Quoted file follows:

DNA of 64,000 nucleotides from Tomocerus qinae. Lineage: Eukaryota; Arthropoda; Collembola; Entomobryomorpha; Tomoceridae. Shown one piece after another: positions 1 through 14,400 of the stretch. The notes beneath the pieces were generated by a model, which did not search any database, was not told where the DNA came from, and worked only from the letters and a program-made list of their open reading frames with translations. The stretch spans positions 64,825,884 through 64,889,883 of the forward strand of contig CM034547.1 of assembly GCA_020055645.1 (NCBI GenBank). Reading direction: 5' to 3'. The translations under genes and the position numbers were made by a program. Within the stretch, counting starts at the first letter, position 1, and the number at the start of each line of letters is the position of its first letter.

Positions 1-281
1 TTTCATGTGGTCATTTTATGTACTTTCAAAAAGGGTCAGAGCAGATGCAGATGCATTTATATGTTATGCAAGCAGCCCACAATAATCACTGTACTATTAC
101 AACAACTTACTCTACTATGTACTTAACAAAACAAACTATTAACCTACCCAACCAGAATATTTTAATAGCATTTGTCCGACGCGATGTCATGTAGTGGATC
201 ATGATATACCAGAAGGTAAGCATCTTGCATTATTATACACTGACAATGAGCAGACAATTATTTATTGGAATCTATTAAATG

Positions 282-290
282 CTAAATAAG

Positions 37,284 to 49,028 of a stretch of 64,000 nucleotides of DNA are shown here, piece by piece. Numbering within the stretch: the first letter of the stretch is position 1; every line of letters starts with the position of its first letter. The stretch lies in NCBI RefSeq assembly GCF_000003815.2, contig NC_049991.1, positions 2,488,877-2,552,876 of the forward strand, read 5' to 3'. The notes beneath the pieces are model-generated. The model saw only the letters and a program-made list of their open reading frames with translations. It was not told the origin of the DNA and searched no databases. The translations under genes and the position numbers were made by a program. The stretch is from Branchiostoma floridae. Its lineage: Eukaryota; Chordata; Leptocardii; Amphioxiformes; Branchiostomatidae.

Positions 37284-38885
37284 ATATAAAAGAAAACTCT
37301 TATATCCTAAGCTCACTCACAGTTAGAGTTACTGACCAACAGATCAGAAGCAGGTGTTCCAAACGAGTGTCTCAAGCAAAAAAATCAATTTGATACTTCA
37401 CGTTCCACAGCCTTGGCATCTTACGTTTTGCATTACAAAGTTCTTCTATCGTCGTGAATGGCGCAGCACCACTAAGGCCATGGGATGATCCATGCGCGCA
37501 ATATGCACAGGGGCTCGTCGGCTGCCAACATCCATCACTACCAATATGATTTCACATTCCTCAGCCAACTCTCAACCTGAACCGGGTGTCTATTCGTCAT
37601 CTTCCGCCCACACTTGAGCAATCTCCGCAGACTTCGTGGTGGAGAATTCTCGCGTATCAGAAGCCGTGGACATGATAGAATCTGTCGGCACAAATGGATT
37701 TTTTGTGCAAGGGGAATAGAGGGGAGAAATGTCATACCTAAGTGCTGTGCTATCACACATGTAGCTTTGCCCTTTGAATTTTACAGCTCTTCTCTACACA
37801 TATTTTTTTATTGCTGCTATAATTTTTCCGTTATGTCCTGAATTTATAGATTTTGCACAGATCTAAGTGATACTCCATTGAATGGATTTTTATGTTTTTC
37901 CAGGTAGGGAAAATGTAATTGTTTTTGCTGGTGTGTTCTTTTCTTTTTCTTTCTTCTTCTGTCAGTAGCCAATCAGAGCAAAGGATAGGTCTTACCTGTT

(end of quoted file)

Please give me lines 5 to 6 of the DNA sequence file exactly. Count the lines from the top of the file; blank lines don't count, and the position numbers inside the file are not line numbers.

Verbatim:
201 ATGATATACCAGAAGGTAAGCATCTTGCATTATTATACACTGACAATGAGCAGACAATTATTTATTGGAATCTATTAAATG

Positions 282-290